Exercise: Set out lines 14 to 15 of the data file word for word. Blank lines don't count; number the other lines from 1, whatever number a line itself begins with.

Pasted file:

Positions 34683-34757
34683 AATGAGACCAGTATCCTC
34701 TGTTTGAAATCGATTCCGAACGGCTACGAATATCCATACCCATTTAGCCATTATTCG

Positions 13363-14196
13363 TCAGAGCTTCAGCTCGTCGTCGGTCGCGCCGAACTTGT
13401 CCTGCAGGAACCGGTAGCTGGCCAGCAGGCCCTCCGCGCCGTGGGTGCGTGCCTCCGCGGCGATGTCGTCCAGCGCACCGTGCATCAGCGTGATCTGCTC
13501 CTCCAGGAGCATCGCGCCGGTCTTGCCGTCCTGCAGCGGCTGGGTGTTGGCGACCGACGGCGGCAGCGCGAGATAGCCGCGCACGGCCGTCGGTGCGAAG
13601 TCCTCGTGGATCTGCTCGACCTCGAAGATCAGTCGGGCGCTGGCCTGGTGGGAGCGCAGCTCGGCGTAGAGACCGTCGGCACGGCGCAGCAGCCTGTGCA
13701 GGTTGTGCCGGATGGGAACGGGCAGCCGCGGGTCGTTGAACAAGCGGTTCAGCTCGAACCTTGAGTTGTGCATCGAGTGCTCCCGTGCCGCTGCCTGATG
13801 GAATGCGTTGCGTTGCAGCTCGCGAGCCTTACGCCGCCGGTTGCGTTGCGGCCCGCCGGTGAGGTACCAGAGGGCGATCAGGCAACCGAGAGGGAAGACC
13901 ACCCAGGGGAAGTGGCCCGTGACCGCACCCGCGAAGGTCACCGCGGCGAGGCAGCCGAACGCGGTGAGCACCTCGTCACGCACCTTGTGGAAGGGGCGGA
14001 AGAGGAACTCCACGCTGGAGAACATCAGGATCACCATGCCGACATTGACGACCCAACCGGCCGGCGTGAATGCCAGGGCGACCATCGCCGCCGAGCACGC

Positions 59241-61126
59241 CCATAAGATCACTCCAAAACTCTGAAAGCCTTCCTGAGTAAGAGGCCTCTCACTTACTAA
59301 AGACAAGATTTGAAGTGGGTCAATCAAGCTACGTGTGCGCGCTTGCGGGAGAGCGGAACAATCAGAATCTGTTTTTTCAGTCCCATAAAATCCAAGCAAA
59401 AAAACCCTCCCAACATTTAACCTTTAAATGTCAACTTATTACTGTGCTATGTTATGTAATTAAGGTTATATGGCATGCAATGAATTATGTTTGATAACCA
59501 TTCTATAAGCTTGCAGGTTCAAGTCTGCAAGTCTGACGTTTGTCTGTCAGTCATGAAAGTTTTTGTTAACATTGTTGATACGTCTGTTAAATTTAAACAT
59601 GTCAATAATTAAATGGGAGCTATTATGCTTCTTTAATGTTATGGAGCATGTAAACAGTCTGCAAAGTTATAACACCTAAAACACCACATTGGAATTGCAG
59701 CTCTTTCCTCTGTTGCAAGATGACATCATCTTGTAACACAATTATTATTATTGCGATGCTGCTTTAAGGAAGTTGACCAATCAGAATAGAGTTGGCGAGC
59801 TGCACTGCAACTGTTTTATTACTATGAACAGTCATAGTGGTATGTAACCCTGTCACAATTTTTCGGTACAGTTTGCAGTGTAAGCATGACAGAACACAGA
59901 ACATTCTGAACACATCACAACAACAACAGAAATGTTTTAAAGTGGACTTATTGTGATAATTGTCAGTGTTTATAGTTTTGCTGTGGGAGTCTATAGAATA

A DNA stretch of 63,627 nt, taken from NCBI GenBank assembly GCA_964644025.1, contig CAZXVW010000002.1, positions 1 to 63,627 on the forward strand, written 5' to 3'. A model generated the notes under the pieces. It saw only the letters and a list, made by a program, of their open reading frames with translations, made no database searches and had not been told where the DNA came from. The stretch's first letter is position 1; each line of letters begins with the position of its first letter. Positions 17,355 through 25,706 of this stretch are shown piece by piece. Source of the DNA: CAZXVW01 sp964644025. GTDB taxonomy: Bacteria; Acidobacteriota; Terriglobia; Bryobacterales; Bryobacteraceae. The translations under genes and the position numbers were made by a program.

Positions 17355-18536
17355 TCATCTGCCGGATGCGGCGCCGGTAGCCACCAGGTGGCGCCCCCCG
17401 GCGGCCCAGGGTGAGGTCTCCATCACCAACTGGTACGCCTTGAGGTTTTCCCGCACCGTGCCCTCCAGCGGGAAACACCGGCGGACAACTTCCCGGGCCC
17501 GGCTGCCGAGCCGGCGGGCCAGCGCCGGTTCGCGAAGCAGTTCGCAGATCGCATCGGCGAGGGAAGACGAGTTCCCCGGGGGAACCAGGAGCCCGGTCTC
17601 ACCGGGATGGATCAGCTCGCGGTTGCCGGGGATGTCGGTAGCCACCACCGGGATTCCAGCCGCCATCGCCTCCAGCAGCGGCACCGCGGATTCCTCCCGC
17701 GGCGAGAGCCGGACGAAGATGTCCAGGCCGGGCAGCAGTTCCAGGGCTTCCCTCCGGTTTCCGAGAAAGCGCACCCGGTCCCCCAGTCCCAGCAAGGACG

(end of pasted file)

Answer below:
59241 CCATAAGATCACTCCAAAACTCTGAAAGCCTTCCTGAGTAAGAGGCCTCTCACTTACTAA
59301 AGACAAGATTTGAAGTGGGTCAATCAAGCTACGTGTGCGCGCTTGCGGGAGAGCGGAACAATCAGAATCTGTTTTTTCAGTCCCATAAAATCCAAGCAAA